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The best deficit fix: Do nothing
Repairing the federal budget might seem impossible, says David Leonhardt in The New York Times, but Congress can shrink the deficit dramatically without taking any action at all
 
If Obama wins re-election and Republicans keep control of at least one chamber of Congress, the Bush tax cuts might simply expire amid partisan gridlock, says David Leonhardt in The New York Times.
If Obama wins re-election and Republicans keep control of at least one chamber of Congress, the Bush tax cuts might simply expire amid partisan gridlock, says David Leonhardt in The New York Times.
CC BY: The White House

In our political culture, tax increases have become "unthinkable," says David Leonhardt in The New York Times, "even to pay for benefits people want." Yet we're facing gigantic — and growing — budget deficits that will remain "frighteningly large" over the next decade unless we slash spending and raise taxes. President Obama is pushing tax reform to make the affluent pay more, but "while those increases will certainly help, they're not enough." The Republican solution is "even fuzzier," with calls for cutting taxes for the wealthy, and eliminating mysterious, unidentified tax breaks at the same time. So what's the solution? Our "best hope for deficit reduction" may be for Congress to do nothing at all, and simply let all the Bush tax cuts expire on Dec. 31, 2012. Here, an excerpt:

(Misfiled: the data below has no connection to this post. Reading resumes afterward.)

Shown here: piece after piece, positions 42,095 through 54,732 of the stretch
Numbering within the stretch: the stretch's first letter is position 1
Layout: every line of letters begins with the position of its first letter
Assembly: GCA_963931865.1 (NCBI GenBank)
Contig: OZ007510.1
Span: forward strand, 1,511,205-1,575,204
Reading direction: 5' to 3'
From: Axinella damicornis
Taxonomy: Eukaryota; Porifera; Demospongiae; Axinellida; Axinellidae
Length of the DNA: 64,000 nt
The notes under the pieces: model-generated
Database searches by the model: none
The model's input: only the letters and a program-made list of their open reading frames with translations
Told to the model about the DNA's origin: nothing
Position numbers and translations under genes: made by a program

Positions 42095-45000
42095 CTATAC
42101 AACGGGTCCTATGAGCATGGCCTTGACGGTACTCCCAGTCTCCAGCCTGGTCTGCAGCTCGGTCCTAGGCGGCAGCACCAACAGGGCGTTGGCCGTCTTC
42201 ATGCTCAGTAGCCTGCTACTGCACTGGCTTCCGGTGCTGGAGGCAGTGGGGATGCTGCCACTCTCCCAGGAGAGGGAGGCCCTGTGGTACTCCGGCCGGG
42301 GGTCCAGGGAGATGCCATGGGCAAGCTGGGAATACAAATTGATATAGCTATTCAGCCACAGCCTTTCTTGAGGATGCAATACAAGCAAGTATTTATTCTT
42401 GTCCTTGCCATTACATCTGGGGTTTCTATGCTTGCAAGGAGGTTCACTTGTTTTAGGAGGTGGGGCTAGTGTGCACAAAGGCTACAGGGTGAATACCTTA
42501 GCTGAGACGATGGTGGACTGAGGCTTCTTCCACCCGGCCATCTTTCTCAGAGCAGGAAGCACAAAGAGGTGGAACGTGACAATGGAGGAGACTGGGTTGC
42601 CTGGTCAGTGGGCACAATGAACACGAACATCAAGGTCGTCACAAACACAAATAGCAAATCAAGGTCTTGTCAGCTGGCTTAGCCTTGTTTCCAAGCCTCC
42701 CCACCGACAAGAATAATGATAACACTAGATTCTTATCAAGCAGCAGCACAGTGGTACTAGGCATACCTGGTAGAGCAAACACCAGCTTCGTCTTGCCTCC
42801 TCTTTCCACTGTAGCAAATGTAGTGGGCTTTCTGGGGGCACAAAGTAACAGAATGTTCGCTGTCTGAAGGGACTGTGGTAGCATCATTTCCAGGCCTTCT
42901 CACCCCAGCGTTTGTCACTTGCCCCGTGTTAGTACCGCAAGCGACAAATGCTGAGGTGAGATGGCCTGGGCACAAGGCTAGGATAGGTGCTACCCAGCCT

If Mr. Obama wins re-election, he could simply refuse to sign any budget-busting tax cut for the rich — who, after all, have received much larger pretax raises than any other income group in recent years and have also had their tax rates fall more. Republicans, for their part, could again refuse to pass any partial extension. And just like that, on Jan. 1, 2013, the Clinton-era tax rates would return. This change, by itself, would solve about 75 percent of the deficit problem over the next five years.

Read the entire piece in The New York Times.

 

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